Exclusive: Rather than rethink U.S. policy in the Mideast, particularly the entangling alliances with Israel and Saudi Arabia, Official Washington pushes schemes to perpetuate the “forever war” in Afghanistan, writes James W Carden.
By James W Carden
In May, the founder of the mercenary-for-hire group Blackwater (now since remained Academi), Erik Prince took to the pages of the Wall Street Journal to propose that the Pentagon employ “private military units” and appoint a “viceroy” to oversee the war in Afghanistan.
According to Prince, who has been actively lobbying for what he calls an “East India Company approach” as the solution to America’s longest war (16 years, $117 billion and counting), “In Afghanistan, the viceroy approach would reduce rampant fraud by focusing spending on initiatives that further the central strategy, rather than handing cash to every outstretched hand from a U.S. system bereft of institutional memory.” (Prince naturally failed to say if his were among those “outstretched hands”)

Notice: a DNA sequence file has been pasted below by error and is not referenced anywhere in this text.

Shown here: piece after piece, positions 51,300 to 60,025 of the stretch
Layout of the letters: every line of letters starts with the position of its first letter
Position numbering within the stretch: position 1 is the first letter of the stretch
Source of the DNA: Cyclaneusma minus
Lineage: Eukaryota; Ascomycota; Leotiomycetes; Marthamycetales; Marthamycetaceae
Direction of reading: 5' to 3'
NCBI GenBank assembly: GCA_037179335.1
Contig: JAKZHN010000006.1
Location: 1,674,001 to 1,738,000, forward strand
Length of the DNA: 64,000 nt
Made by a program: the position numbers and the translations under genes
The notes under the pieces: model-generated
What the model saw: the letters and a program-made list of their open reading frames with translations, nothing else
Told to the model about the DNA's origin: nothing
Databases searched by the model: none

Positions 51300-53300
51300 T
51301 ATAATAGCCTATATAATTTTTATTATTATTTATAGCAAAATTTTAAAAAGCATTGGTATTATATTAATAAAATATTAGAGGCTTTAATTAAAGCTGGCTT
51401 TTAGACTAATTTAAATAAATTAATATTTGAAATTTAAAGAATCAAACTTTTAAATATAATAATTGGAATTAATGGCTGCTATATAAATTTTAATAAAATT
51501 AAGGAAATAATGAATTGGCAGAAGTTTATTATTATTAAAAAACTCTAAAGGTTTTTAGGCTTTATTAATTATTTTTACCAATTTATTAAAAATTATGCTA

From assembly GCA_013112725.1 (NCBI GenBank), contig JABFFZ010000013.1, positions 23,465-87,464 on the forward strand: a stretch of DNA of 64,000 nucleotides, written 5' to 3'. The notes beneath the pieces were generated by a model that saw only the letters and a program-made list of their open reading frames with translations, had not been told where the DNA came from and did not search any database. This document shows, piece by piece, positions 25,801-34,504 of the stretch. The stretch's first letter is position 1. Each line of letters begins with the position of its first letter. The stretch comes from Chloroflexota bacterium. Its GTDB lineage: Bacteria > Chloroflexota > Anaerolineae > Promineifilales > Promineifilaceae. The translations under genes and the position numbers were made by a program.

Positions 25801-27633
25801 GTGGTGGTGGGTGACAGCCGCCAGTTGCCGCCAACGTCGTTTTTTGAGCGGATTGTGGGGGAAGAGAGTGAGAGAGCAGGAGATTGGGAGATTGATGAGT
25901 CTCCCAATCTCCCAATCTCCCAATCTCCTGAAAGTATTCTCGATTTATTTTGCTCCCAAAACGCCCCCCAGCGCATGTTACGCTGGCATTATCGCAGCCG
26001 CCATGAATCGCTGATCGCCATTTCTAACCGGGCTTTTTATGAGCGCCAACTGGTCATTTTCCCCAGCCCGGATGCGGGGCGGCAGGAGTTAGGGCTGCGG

On July 10, The New York Times reported that Prince and the owner of the military contractor Dyn Corporation, Stephen Feinberg, have, at the request of Stephen K. Bannon and Jared Kushner, been pushing a plan to, in effect, privatize the war effort in Afghanistan. (In recent weeks both The Nation and The American Conservative have published deep-dive investigative pieces into the behind the scenes machinations of would-be Viceroys Prince and Feinberg).
According to the Times report “The strategy has been called ‘the Laos option,’ after America’s shadowy involvement in Laos during the war in neighboring Vietnam.”
If so, then “the Laos option” is an unfortunate moniker for their strategy given the fact that the during America’s war over Laos (1964-73) the U.S. dropped 2.5 million tons of munitions on that country as part of the failed effort in Vietnam, which finally ended when the U.S. embassy in Saigon was evacuated in 1975.
It is worth mentioning, since we so often overlook the “collateral damage”…